I changed my stance on actively seeking attention for my writing — and recoiled into the shell of doing what I do best without the pressure of selling myself to the highest bidder.


My forced maturity worked in my favor as I began to blossom under the growing fandom of loyal readers — who were and still are demonstrating their love for my words via Twitter. This newfound status as one of the the many writers that people want to celebrate on a platform that was built to accommodate such a thing — propelled me to heights I never anticipated — but definitely pondered in my younger years.


All I ever wanted in life was to either be an actress or the kind of writer that readers recognize and applaud. I didn’t want to be hit by a car — and die knowing that I would be remembered as a decent executive assistant who did some writing on the side.


Twitter has played a crucial role in my transformation into a full-fledged writer — due to the immense exposure to the perfect mix of followers who consist of users who love to read my work for pleasure or who harbor motives that are mutually beneficial.


And once that realization started paying off — my addiction kicked into high gear.


Not only was I tweeting my essays daily — but I also increased my engagement as a way to prove that I wasn’t just a bot with a one-track-mind. I felt the pressure to tweet stuff that reflected my personality and the issues that matched my some of my heavier pieces.


That’s when I was introduced to the ugliness of what we’ve become — when there’s no referee — and we’re left to our devices — to destroy or be destroyed.


The competiton is fierce when it comes to producing memorable responses that either praise or curse the actions of notables. Nobodies aren’t exempt from this treatement — but famous people are suffer more because of their fame — and the potential profit that could be garnered if the right people stop scrolling at the sight of your latest gem.


Take the shit currently unfolding with Kanye West and tell me that it hasn’t gotten crazily out of hand. The hashtag that was swiftly formulated to counteract the effects of his comments about slavery gives me an intense headache — as my timeline is assaulted with memes — threads and other forms of ammunition that end up making Kanye seem like the unexpected victim of his staged massacre.


It gives me the vision of a buffet that is so crowded with starving people — fighting to fill their plates with their favorite selections — and for those of us on the sidelines patiently waiting our turn — we can’t help but marvel at the intensity of this tumultous scene.


Before Kanye’s cruxifiction — I was pretty much approaching another reminder that it was time for a Twitter break. The rampant checks that occur all day and night are beginning to take a toll — especially when I grab my phone around 2:30 am to charter my progress or to see unfortunate items trending — like DJ Khaled’s stance on “giving and receiving” and why most feel like he should embrace both options.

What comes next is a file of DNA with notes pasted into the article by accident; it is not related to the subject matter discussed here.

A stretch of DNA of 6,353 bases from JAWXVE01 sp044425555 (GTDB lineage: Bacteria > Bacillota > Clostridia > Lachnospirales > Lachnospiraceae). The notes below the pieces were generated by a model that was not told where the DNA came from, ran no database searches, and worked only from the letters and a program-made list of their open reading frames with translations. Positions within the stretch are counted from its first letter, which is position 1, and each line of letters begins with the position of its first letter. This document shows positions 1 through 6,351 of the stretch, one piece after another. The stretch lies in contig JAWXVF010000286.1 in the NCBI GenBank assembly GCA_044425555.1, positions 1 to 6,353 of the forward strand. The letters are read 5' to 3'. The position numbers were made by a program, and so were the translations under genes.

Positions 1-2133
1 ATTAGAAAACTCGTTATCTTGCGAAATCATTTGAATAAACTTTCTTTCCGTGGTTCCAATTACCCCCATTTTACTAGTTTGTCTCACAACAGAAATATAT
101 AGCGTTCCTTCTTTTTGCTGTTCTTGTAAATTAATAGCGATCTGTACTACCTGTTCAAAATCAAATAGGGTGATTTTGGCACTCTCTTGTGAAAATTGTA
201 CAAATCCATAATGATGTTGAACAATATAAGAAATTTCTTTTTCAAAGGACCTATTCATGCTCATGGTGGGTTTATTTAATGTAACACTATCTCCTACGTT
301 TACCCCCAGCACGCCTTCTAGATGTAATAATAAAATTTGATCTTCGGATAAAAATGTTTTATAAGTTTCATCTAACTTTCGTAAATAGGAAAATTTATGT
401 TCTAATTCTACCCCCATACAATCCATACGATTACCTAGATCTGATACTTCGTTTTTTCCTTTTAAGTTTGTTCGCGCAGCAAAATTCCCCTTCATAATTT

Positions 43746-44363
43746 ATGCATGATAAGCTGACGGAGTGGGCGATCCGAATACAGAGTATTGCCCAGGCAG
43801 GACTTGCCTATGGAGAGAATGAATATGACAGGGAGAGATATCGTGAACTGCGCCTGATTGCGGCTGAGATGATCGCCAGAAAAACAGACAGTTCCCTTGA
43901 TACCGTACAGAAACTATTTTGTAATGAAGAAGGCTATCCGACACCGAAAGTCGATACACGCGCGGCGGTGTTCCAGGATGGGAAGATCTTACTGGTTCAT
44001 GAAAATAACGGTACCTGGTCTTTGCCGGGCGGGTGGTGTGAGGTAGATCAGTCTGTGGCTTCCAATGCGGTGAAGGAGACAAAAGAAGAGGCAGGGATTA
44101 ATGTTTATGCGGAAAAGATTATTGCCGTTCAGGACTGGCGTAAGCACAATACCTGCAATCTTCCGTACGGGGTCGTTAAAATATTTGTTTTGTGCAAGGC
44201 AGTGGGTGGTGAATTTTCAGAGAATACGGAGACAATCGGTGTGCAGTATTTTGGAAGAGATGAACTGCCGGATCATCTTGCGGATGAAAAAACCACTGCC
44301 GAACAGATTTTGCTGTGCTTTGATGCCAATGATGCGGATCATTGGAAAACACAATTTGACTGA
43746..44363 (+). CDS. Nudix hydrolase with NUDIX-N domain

It’s not fun gripping the covers in the dark with the knowledge that you can’t fall asleep with images of dicks — tongues and pussies — rotating around the heads of famous guys — who purposely said shit to start shit and then when shit hits the fan — the people who clean the shit — are also looking to make that shit count for something — so they end up making that shit last longer than it needs to.


I need to step away from the tweets — but I can’t because I’ve convinced myself that I need to be active — even it means increasingly talking to myself and wanting to strangle the next person who explains why slavery was just as bad as we aready know it was.


I’ve read heroic pieces from amazing writers who shared why you can no longer find them on the platform of my discontent — and my admiration never shields me from my own pathetic reliance on something that has become a form of self-inflicted abuse — that hurts so good.


I have zero plans to help myself out of this or to take the free advice on how to replenish the dead cells that aren’t rehabitating.


I’m married to Twitter and the commitment is the currency for my self-worth because of how we began this relationship. Through the ups and downs — there was the promise of something tangibly rewarding — and since that was fulfilled — I have to bear all the other stuff because you can’t bow out when the going gets tough.


You have to stick it out. You have to admit that you have the disease and manage it as best as you can. You have to think about the wins and not focus on the losses — even when the stakes get higher and users begin to turn against a young Black woman — who once wrote a book with satirical undertones that reflect what she’s always been about — and led to her hit TV show.


Or when individuality is shot to hell — through the temptation of clickbait titles that hide the meaning behind the article — that nobody reads because they’re too immersed in carving out their moment to shine — via the winning response of the day.


Engagement has become a tug of war — and not at all the dignified symbiosis that thrives under the security of varied a mindset — that is able to expand without the judgment from the mafia — that delegates the gruesomeness that permeates when you deviate from the established norm.


Despite the life and death gamble — I’m a Twitterholic — and I’m not going to explore my options because I’ve been doing this a long time now and I’m still here. I got this!


And honestly — how bad can things really get?



This blog was originally published on Medium.